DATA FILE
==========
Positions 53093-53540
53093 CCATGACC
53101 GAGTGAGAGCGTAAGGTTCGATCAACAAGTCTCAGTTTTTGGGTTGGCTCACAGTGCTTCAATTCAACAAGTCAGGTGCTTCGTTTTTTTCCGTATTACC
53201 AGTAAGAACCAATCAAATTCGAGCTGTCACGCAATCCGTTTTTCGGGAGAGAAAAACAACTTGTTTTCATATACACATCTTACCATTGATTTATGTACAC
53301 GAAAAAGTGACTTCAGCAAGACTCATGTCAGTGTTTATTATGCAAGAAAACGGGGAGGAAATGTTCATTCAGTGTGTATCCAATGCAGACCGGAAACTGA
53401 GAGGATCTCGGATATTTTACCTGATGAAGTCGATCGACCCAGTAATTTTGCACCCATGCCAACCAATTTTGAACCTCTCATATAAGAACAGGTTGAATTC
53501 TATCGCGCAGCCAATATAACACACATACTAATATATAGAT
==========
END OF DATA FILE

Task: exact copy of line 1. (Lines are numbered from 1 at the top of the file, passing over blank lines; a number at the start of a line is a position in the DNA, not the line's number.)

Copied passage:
Positions 53093-53540